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Bright teenager gains highest English A-level in the country despite predictions she would fail after doctors diagnosed her with dyspraxia

May 22, 2013 by

She scored 99.5% in the module and now is expected to get an A* overall

A teenager who was predicted to fail her English A-Level was allowed to type an exam after being diagnosed with a form of dyspraxia and ended up wit the highest mark in the country.

Frederica Drewer, 18, had been expecting to get a D in her exam, until she was allowed to use her laptop.

Her neurological disorder affects planning of movements and co-ordination as a result of brain messages not being accurately transmitted to the body.

Exam joy: Frederica Drewer, 18, with a letter from the exam board after she scored 99.5 per cent on her A-Level English paper

Frederica had struggled to express herself when writing and was allowed to use her laptop in one of her English A-Level exams.

She sat the paper in January and scored 99.5 per cent – which was the top mark in the entire country.

Frederica did so well that exam board AQA has now asked if they can use her paper as an example to students nationwide.

Top marks: Frederica, who has dyspraxia, was allowed to use her laptop in the exam in January

Top marks: Frederica, who has dyspraxia, was allowed to use her laptop in the exam in January

The exam module paper makes up part of her English A-Level course. Although Frederica was originally predicted to get a D, she is now tipped to get an A*.

Frederica, of Bristol, said: ‘I was shocked when I picked up the results. I went in to school feeling quite down and I couldn’t believe it when I saw the 99.5 per cent.

‘I was expecting to have to resit, but when I saw my result I was blown away. The support I have got since my diagnosis has made a huge difference, I think.

‘I have been able to organise my work better and have gone from a D to A* in one subject.’

Frederica was diagnosed last year after her English teacher at Bristol’s Ashton Park School noticed she was struggling.

She lives with her mother Rebecca, a maths teacher, and her father, Joe, a mortgage adviser.

Rebecca said: ‘People with dyspraxia have organisational issues and handwriting issues. Her English teacher noticed she was making mistakes which fitted the dyslexic profile.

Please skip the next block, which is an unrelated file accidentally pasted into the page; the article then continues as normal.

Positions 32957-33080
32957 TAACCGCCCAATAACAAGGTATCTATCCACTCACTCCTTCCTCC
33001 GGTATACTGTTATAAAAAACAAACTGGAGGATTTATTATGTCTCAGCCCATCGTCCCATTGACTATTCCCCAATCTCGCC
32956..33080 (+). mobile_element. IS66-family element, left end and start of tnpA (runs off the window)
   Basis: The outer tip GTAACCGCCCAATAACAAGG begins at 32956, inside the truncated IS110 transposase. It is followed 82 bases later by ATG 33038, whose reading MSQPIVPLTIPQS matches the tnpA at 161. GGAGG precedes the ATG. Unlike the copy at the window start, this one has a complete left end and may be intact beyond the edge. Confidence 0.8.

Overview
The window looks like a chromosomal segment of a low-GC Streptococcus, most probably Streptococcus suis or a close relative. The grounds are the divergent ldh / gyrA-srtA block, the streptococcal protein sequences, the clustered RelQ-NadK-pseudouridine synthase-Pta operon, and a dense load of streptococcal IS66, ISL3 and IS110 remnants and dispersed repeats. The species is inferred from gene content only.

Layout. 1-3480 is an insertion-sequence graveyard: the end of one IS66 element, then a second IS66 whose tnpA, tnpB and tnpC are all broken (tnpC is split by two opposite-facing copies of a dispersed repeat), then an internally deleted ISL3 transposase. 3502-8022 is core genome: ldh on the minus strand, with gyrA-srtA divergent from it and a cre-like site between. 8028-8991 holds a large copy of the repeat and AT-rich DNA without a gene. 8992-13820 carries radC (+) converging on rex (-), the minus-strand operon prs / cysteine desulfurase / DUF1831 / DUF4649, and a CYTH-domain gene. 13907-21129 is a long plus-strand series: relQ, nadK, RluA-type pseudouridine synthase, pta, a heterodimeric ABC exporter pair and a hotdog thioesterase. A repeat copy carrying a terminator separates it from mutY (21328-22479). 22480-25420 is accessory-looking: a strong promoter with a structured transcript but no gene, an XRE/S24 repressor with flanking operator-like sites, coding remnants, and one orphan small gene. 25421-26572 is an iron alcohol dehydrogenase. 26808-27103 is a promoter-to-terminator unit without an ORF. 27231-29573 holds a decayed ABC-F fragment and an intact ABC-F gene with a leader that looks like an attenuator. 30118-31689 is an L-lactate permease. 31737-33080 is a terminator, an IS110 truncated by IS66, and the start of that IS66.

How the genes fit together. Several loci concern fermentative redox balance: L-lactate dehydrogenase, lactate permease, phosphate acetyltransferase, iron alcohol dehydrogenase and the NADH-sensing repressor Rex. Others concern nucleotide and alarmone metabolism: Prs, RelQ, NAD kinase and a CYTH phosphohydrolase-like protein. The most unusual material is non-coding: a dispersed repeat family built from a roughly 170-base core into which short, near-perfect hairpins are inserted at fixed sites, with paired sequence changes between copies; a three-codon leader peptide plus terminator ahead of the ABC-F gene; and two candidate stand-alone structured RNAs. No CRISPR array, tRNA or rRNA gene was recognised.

‘The diagnosis means she can now use a laptop to type up her exams rather than handwriting. The dyspraxia went undiagnosed for a long time.’

The student at Ashton Park School sixth form hopes to study philosophy at degree level, after a gap year.

Claire Ellis, spokeswoman at AQA exam board, said Frederica’s achievement during the exam on January 16 was ‘outstanding’.

She added: ‘To get either full or close to full marks is a wonderful achievement.’

Top marks: Frederica Drewer, 18, is studying for her A-levels at Ashton Park School in Bristol

Top marks: Frederica Drewer, 18, is studying for her A-levels at Ashton Park School in Bristol


DYSPRAXIA: THE CONDITION WHICH AFFECTS COORDINATION

Dyspraxia is a condition that affects movement and coordination during childhood.

Youngsters who have the condition are often labelled as ‘clumsy’ and sometimes have problems with language and thought.

It is not known exactly what causes it, although it is believed to be a disruption in the way messages from the brain are transmitted to the body.

The condition used to be called ‘clumsy child syndrome’.

Children with dyspraxia sometimes additionally have attention deficit hyperactivity disorder, dyslexia or suffer from Autism.

The condition often goes diagnosed, but up to one in 12 children could suffer from it.

There is no cure for dyspraxia, although therapy often helps children with their problems.

Having dyspraxia does not affect intelligence, although children with the condition may need extra help as they might find learning more challenging.

SOURCE: NHS

via Bright teenager gains highest English A-level in the country despite predictions she would fail after doctors diagnosed her with dyspraxia | Mail Online.

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